- When you tell your supervisor about your own loss, she will comfort you with the story. She will say that your daughter was born blessed. That God simply wanted her to stay that way. That they wanted her to stay.
- According to legend, the handless maiden runs away. She will only become a mother after becoming savage. A kind man will take her and make her his wife. Jealous, her mother-in-law will throw her and the baby out of the house once her husband is away. Her baby is strapped to her back. When she kneels at a river to drink, the baby will slip and fall. She will only grow her hands back to save it.
- After you leave the cult, your parents are always concerned that you are possessed. When your mother cuts you open, she means to air the body of demons. You will only bleed, your arm a river, clean and streaming.
- Your mother had another daughter once. She was born years before you, to a man who is not your father. Your mother would let the doctors throw her body away. She was young and scared. She didn’t know anything.
- You want to forgive her.
- You would grow up dreaming of a little girl who’d wrap her hands around your neck. As you got older, her hands grew smaller. She’d call you sister.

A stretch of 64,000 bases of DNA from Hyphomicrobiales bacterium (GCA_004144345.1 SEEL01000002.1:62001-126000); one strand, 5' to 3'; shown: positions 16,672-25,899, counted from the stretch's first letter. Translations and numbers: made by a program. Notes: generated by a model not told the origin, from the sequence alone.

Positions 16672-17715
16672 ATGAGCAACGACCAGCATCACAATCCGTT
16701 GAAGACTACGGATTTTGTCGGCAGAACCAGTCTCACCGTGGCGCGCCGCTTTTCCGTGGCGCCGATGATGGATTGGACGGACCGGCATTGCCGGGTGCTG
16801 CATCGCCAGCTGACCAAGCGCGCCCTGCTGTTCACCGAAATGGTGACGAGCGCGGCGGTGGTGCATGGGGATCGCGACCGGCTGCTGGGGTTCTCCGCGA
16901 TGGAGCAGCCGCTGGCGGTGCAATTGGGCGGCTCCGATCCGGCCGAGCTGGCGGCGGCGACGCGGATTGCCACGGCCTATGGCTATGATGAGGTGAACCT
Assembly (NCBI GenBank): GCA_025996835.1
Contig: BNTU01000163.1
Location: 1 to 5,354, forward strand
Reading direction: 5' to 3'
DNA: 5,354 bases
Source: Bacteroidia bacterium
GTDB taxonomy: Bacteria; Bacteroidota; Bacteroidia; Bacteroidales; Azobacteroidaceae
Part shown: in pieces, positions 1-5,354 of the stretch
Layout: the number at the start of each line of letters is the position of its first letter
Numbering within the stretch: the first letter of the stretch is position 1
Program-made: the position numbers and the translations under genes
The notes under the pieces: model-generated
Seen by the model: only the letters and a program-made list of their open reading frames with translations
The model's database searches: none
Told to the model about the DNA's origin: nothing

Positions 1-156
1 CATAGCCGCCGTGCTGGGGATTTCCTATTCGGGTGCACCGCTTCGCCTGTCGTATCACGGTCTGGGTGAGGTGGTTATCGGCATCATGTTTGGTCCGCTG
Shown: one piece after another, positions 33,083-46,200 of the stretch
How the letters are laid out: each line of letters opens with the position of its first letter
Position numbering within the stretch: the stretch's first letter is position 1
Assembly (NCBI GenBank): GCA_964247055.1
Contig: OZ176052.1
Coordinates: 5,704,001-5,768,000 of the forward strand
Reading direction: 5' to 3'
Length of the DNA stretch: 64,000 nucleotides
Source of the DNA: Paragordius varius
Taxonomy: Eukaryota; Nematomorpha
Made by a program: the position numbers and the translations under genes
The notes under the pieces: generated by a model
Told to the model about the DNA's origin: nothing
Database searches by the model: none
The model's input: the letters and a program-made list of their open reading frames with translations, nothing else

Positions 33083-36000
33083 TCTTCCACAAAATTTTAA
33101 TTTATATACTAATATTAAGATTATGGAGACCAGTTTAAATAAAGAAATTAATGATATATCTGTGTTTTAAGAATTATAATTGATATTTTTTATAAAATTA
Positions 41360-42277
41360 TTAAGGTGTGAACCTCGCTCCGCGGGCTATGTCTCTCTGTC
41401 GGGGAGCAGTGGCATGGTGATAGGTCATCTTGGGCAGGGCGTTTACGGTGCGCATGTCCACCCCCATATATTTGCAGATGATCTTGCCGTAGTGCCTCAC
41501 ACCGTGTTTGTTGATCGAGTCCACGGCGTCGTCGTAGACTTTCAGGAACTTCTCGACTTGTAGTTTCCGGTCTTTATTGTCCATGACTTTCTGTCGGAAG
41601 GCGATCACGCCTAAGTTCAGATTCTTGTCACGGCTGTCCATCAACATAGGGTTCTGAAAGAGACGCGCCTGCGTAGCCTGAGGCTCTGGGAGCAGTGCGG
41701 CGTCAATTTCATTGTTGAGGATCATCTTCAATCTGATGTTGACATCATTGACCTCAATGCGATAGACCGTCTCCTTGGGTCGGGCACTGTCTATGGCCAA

- Even now you can feel her, flickering.
- When I get angry, a friend tells me, I don’t just leave. I separate.
- You will spend the rest of your myth looking for the monster.
- In every version of the story, the handless maiden survives. The baby is only needed for her transformation.
- In Islam, women are highly encouraged not to attend funerals or enter cemeteries due to the fear that she will cry hysterically or for fear of possession. Women should not go out at night for these same reasons.
- Your father will present you with mercy. He will bury your baby in the backyard, and you will be allowed to watch from the patio. In exchange, you promise to be quiet. You let your tears wash your face.
- If at night you hear a dog barking, it is because there is a jinn nearby, lurking. Jinn are only allowed to live in cemeteries, empty houses, and bathrooms. They live off of waste and bone. A jinn is just another kind of demon.
- Outside, a dog is barking. Night drips on tap. Behind you, a soft humming.
- You will learn to give your grief a name.
- In your dreams, you always return to that night. You force your supervisor to wrap all the bodies. You dig the graves. You let them bury.
– If the baby manages to have a little life, even if for a few minutes, the baby is given full funeral rites. It is named, its body is washed, it is wrapped in cloth, it is prayed over, and it is buried.
– If the baby is stillborn, it receives only three out of the five rites. It is named, it is washed, and it is buried.
– If the death is the result of miscarriage, the presence of limbs is what determines if the baby is given a name. If there are limbs, the baby receives the same treatment as any stillbirth. If not, the embryo is simply wrapped and buried.